The memory hierarchy is getting more complicated and the kernel is
playing an increasing role in managing the different tiers. A few
different groups of folks described "migration" optimizations they were
doing in this area at LSF/MM earlier this year. One of the questions
folks asked was why autonuma wasn't being used.
At Intel, the primary new tier that we're looking at is persistent
memory (PMEM). We'd like to be able to use "persistent memory"
*without* using its persistence properties, treating it as slightly
slower DRAM. Keith Busch has some patches to use NUMA migration to
automatically migrate DRAM->PMEM instead of discarding it near the end
of the reclaim process. Huang Ying has some patches which use a
modified autonuma to migrate frequently-used data *back* from PMEM->DRAM.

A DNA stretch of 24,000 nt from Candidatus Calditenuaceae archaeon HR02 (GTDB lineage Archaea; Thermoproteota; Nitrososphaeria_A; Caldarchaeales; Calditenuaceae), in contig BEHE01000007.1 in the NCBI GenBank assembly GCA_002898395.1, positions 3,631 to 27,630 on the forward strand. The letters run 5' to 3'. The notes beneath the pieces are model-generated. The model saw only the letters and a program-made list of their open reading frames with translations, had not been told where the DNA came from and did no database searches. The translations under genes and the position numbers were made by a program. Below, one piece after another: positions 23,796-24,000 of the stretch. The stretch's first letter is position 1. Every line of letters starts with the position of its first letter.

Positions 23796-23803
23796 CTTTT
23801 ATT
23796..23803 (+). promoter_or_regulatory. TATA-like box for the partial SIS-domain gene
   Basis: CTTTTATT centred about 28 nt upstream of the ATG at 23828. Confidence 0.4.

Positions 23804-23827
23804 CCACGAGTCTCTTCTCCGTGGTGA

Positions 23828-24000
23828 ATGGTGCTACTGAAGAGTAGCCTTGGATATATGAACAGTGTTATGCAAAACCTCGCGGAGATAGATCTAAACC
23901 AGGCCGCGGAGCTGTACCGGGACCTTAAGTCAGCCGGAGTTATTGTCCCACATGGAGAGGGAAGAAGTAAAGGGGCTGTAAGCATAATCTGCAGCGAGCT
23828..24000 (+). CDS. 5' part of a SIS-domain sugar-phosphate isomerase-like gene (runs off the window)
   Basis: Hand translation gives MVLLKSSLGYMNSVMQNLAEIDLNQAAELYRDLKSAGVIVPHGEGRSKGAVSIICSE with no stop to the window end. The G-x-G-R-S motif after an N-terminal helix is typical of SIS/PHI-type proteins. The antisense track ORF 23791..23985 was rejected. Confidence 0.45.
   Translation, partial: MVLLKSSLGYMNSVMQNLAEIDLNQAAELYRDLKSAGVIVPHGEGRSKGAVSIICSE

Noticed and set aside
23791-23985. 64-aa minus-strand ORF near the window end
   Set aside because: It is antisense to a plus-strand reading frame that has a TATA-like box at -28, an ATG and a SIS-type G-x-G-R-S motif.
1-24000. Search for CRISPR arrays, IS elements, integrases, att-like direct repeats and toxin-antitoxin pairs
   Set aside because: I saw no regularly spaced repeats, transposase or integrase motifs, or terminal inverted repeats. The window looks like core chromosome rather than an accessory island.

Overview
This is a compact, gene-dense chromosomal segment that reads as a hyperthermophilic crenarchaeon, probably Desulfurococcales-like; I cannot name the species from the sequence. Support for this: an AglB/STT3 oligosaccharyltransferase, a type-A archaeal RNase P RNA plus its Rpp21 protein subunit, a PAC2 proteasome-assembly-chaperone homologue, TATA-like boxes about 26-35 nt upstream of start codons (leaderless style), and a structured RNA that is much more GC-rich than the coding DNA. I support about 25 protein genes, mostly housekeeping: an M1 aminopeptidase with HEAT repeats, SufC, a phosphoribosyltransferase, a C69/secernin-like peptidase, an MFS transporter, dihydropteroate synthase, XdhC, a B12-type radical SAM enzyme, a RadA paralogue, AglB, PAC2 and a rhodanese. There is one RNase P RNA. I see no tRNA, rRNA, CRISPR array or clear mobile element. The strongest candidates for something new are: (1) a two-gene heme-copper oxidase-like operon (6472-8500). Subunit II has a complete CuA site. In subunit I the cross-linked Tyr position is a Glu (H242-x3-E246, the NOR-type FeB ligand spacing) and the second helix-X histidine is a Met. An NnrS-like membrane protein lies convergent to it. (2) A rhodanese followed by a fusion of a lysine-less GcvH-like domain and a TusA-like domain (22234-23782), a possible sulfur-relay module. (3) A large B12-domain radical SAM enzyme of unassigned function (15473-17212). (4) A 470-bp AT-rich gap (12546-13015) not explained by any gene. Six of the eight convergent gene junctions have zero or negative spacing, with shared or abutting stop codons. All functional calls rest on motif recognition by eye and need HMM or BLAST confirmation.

We've tried to do this all generically so that it is not tied to
persistent memory and can be applied to any memory types in lots of
We've been running this code in various forms for the past few months,
comparing it to pure DRAM and hardware-based caching. The initial
results are encouraging and we thought others might want to take a look
at the code or run their own experiments. We're expecting to post the
individual patches soon. But, until then, the code is available here:
and is tagged with "tiering-0.2", aka. d8e31e81b1dca9.
Note that internally folks have been calling this "hmem" which is
terribly easy to confuse with the existing hmm. There are still some
"hmem"'s in the tree, but I don't expect them to live much longer.